SQ-FFQ: Semi quantitative – food frequency questionnaire

SST: Serum separator tubes

VDR: Vitamin D receptors

WHO: World health organization

PGE2: Prostaglandin E2

NO: Nitric Oxide

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In article      View Article  PubMed
 
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Rima Irwinda, Saptawati Bardosono, Ali Sungkar, Noroyono Wibowo. Zinc, Beta-Carotene, and Vitamin D3 Supplementation and Placental IL-1β in Spontaneous Preterm Labor. Journal of Food and Nutrition Research. Vol. 9, No. 10, 2021, pp 531-538. http://pubs.sciepub.com/jfnr/9/10/5
MLA Style
Irwinda, Rima, et al. "Zinc, Beta-Carotene, and Vitamin D3 Supplementation and Placental IL-1β in Spontaneous Preterm Labor." Journal of Food and Nutrition Research 9.10 (2021): 531-538.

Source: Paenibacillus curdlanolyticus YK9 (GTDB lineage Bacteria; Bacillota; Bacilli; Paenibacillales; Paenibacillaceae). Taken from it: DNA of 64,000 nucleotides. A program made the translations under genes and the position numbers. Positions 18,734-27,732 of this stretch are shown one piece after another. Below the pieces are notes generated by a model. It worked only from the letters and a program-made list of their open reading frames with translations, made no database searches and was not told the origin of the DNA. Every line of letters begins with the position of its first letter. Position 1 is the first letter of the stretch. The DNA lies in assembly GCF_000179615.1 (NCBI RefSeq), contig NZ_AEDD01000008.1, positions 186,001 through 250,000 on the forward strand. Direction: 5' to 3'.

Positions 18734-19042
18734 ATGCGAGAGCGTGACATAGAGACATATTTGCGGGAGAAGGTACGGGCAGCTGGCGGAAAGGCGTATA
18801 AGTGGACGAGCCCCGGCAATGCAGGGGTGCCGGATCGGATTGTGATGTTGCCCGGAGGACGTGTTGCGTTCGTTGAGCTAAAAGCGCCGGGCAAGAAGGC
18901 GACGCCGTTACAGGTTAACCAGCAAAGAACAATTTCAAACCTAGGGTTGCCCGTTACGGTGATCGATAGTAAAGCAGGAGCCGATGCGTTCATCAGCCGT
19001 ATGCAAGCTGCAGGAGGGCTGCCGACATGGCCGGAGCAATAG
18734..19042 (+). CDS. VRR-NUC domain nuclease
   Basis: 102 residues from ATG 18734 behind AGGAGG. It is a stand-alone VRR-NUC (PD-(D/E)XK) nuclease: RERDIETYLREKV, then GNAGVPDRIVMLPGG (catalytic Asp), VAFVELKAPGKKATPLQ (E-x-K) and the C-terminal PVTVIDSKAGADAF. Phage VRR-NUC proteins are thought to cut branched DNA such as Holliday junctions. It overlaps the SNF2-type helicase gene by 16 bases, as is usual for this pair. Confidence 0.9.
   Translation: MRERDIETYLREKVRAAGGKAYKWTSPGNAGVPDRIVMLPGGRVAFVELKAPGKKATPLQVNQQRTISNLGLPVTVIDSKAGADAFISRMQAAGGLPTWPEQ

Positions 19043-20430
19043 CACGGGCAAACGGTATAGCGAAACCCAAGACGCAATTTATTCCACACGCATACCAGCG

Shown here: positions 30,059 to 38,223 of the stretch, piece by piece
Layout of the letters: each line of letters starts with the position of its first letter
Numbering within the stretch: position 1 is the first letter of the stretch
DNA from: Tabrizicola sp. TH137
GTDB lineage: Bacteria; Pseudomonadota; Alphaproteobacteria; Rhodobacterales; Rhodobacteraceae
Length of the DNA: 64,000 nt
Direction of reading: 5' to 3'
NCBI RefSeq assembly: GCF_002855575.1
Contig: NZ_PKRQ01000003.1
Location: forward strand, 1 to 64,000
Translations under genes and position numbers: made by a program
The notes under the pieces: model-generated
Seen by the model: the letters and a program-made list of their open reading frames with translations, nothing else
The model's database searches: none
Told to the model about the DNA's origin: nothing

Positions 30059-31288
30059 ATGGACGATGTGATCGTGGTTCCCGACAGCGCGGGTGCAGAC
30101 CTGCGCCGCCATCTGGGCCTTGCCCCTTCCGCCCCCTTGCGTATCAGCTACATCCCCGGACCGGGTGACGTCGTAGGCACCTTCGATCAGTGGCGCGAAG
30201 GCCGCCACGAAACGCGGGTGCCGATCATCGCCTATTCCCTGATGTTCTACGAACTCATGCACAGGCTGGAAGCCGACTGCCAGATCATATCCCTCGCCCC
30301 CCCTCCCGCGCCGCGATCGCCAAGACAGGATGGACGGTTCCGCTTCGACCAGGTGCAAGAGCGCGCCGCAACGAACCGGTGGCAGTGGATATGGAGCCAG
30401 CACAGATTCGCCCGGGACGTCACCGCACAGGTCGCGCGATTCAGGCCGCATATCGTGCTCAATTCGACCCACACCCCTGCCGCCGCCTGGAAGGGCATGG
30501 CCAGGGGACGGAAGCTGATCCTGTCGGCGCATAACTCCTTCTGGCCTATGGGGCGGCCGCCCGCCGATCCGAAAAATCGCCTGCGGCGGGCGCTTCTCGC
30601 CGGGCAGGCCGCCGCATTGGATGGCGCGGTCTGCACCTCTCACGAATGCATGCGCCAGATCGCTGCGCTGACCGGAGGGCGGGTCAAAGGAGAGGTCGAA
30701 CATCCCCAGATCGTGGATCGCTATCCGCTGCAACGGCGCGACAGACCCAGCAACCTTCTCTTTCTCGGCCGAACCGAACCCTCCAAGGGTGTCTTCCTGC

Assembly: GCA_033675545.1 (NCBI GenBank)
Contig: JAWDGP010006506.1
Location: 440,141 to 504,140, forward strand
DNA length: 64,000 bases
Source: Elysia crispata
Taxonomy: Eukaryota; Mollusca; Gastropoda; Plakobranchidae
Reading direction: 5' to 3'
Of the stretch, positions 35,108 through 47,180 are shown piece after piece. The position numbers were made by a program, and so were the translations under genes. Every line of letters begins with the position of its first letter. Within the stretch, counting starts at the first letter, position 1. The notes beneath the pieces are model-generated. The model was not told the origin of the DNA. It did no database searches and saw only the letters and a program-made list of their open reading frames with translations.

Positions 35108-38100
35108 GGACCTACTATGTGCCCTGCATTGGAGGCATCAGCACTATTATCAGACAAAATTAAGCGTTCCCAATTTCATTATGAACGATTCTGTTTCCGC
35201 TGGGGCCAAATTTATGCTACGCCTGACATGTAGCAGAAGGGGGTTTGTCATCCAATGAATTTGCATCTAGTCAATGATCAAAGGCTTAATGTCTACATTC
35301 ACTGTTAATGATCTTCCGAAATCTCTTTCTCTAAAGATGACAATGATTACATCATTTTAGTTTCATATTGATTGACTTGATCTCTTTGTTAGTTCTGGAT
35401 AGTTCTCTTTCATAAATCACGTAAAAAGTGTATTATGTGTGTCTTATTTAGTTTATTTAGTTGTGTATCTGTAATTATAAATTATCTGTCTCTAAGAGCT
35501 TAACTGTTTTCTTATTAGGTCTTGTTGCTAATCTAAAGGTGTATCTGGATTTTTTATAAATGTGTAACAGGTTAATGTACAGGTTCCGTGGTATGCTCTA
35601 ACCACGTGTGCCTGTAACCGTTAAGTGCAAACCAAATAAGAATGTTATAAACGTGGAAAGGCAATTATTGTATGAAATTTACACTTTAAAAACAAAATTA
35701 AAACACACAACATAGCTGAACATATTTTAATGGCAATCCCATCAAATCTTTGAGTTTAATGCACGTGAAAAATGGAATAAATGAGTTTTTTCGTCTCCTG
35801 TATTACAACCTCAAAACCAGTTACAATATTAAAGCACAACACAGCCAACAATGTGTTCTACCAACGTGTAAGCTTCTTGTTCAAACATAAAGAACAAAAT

APA Style
Irwinda, R. , Bardosono, S. , Sungkar, A. , & Wibowo, N. (2021). Zinc, Beta-Carotene, and Vitamin D3 Supplementation and Placental IL-1β in Spontaneous Preterm Labor. Journal of Food and Nutrition Research, 9(10), 531-538.
Chicago Style
Irwinda, Rima, Saptawati Bardosono, Ali Sungkar, and Noroyono Wibowo. "Zinc, Beta-Carotene, and Vitamin D3 Supplementation and Placental IL-1β in Spontaneous Preterm Labor." Journal of Food and Nutrition Research 9, no. 10 (2021): 531-538.
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In article      
 
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In article      View Article  PubMed
 
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In article      View Article  PubMed
 
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In article      View Article  PubMed